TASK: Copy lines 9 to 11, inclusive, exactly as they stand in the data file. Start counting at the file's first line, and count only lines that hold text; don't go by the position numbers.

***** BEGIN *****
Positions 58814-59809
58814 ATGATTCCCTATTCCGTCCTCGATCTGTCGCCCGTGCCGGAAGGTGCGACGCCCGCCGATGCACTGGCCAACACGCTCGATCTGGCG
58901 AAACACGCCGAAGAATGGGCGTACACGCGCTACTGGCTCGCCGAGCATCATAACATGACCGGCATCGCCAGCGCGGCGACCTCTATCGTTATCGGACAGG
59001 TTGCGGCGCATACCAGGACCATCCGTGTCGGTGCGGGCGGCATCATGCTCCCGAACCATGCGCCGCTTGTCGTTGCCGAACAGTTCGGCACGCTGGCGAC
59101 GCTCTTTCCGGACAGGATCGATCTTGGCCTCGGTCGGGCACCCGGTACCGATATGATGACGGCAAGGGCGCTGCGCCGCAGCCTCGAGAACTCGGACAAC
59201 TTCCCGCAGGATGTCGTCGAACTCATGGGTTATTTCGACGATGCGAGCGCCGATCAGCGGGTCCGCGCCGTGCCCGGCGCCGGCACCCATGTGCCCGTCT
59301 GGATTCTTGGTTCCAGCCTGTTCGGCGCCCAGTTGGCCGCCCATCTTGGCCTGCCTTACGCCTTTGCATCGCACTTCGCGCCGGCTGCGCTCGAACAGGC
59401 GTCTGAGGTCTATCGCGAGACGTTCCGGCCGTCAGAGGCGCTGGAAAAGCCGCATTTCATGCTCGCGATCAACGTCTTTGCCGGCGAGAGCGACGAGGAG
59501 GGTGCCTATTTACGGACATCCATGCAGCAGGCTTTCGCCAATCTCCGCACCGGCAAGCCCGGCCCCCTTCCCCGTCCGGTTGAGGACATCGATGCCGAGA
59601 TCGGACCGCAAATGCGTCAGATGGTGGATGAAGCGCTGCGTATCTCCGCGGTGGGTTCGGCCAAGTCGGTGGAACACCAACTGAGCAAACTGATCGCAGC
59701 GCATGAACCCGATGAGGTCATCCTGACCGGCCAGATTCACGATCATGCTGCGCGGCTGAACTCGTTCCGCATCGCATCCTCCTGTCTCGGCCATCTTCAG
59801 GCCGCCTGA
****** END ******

59501 GGTGCCTATTTACGGACATCCATGCAGCAGGCTTTCGCCAATCTCCGCACCGGCAAGCCCGGCCCCCTTCCCCGTCCGGTTGAGGACATCGATGCCGAGA
59601 TCGGACCGCAAATGCGTCAGATGGTGGATGAAGCGCTGCGTATCTCCGCGGTGGGTTCGGCCAAGTCGGTGGAACACCAACTGAGCAAACTGATCGCAGC
59701 GCATGAACCCGATGAGGTCATCCTGACCGGCCAGATTCACGATCATGCTGCGCGGCTGAACTCGTTCCGCATCGCATCCTCCTGTCTCGGCCATCTTCAG